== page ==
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|process of legally adding land area to a city.
|Concentric Zone model
|model created by EW Burgess in 1923
|density change in an urban area.
|city around a beltway that is a node of consumer and business services
|process of subdivision of houses and occupancy by successive waves of lower-income people.
|mini edge city that is connected to another city by beltways or highways.
|process by which middle-class people move into deteriorated inner-city neighborhoods and renovate the housing.
|rings of open space. New housing is built in the older suburbs within the rings and planned extensions
|Greek word for "great city." Region described as a metropolitan statistical area that may overlap and cause several large metropolitan areas to come so close together that they form one continuous urban complex.
|Multiple nuclei model
|model created by CD Harris and EL Ullman in 1945
|model created by Chauncey Harris
|housing provided to low-income households
|drawing of lines on a map to identify areas in which banks will refuse to loan money.
|housing maintained as result of the alternative to demolishing houses.
|site in which dwellings are dispersed throughout the city rather than clustered in a large project.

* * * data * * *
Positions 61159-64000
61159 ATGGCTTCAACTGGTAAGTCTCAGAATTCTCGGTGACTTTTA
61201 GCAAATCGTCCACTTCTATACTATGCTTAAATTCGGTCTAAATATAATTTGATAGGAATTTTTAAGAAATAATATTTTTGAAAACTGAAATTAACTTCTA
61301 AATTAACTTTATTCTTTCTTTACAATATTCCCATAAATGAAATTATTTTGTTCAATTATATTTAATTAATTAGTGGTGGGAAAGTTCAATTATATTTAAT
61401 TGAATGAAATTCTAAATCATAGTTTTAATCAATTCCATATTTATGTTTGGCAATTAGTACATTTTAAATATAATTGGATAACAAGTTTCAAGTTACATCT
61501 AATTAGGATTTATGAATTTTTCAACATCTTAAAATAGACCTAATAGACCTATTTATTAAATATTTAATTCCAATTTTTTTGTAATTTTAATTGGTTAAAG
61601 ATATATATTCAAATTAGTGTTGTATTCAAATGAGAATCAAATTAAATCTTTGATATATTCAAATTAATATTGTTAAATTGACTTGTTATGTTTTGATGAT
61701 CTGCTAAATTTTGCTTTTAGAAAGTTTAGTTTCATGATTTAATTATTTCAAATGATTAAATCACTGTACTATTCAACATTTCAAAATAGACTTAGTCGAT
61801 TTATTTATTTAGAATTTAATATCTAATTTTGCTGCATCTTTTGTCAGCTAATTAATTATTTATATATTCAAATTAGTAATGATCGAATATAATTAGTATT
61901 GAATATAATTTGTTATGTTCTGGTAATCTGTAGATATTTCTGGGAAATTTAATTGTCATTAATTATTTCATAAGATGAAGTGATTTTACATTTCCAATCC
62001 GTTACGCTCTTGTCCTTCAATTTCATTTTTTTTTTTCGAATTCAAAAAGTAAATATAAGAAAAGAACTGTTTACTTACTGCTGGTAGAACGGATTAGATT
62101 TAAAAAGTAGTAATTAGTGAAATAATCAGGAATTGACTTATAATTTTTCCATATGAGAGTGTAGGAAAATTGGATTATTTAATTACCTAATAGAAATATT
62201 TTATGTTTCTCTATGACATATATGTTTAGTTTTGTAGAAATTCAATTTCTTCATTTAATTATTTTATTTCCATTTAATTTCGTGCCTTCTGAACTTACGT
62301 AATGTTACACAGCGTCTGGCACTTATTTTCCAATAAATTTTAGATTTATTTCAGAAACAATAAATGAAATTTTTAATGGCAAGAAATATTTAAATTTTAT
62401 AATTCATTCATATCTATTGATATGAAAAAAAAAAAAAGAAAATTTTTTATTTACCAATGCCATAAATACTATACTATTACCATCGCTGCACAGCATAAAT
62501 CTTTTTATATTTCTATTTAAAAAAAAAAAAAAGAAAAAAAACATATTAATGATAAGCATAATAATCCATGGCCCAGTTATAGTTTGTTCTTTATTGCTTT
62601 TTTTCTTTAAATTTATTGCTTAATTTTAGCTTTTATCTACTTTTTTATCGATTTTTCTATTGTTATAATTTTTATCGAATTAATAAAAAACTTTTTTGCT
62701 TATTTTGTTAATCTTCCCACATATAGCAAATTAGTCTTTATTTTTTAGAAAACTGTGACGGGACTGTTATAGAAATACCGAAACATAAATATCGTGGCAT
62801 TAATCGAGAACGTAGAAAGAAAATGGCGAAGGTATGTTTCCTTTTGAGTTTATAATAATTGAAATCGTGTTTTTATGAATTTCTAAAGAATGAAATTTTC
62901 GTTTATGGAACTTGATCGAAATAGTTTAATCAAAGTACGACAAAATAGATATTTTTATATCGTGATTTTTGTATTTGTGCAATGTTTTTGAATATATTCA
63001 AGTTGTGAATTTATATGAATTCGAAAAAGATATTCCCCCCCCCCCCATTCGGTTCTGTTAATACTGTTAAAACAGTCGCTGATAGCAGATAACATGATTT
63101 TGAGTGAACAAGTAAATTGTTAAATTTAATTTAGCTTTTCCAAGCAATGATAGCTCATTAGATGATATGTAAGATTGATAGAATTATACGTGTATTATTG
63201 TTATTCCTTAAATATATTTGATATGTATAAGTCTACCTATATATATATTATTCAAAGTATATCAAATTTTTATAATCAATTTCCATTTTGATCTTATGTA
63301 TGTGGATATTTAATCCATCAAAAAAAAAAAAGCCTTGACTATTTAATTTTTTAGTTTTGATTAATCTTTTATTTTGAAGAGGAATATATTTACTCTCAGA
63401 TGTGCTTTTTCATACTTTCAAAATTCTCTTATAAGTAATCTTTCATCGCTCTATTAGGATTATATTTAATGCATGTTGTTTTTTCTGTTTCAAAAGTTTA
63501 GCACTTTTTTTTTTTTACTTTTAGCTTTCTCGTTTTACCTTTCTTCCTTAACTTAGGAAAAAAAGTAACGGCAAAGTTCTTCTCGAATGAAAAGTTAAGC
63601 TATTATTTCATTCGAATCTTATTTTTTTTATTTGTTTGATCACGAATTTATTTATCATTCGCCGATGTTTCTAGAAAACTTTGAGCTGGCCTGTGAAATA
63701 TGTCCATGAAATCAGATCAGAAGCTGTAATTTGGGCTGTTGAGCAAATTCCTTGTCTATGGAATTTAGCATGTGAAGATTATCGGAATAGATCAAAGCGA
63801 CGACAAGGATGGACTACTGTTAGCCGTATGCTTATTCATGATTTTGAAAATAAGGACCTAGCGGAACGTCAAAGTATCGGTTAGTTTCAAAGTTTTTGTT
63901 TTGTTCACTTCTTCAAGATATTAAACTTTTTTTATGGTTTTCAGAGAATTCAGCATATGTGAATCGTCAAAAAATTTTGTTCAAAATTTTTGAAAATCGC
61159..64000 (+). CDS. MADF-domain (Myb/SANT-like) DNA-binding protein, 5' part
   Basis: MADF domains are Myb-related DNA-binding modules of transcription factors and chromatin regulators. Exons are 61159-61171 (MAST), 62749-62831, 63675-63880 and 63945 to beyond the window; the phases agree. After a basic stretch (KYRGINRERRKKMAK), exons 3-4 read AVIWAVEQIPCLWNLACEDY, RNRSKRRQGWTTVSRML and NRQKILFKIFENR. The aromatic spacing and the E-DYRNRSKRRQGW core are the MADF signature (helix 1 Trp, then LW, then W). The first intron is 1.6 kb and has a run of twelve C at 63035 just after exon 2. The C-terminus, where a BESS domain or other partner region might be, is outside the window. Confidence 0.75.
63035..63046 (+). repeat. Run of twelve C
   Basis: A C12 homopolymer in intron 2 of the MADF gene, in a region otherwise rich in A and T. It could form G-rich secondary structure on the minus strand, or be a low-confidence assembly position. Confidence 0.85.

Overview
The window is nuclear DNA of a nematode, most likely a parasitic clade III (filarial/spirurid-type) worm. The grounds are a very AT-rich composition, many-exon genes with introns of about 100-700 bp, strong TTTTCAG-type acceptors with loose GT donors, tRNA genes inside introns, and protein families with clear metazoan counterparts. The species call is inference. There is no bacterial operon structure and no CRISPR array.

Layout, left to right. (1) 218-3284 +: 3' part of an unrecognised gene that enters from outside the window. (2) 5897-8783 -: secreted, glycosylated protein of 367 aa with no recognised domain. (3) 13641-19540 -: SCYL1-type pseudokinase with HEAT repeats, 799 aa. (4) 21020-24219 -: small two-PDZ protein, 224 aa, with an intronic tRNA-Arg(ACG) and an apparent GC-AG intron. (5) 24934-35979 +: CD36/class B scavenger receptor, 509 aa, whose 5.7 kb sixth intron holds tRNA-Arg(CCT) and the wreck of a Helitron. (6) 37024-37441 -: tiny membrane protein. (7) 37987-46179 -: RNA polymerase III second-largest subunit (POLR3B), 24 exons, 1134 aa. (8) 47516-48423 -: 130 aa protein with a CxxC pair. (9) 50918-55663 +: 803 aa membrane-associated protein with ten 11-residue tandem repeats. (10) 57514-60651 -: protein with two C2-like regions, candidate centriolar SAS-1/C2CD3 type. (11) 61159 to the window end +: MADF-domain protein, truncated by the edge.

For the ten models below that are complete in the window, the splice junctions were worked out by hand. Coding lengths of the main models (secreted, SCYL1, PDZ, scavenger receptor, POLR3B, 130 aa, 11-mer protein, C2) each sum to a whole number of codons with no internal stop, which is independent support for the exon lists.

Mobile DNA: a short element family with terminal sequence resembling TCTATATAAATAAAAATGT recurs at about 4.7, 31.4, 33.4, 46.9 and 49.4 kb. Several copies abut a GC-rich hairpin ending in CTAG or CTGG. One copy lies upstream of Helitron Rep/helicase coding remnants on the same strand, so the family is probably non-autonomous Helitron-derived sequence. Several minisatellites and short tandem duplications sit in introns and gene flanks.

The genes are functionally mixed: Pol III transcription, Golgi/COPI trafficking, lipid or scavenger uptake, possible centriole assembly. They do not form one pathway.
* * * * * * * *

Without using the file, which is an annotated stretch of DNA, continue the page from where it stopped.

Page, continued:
|theory developed by land economist Homer Hoyt in 1939
|legislation and regulations to limit suburban sprawl and preserve farmland.
|what US suburbs are characterized by; the progressive spread of development over the landscape.
|settlement where a large percentage of poor immigrants to urban areas in LDCs live because of a housing shortage.
|what inner-city residents are frequently referred to because they are trapped in an unending cycle of economic and social problems.
|something under which cities identify blighted inner-city neighborhoods
|Zone in transition
|name given to the second ring of the concentric zone model
|rules developed in Europe and North America in the 20th century that encouraged spatial separation. They also prevented mixing of land uses within the same district.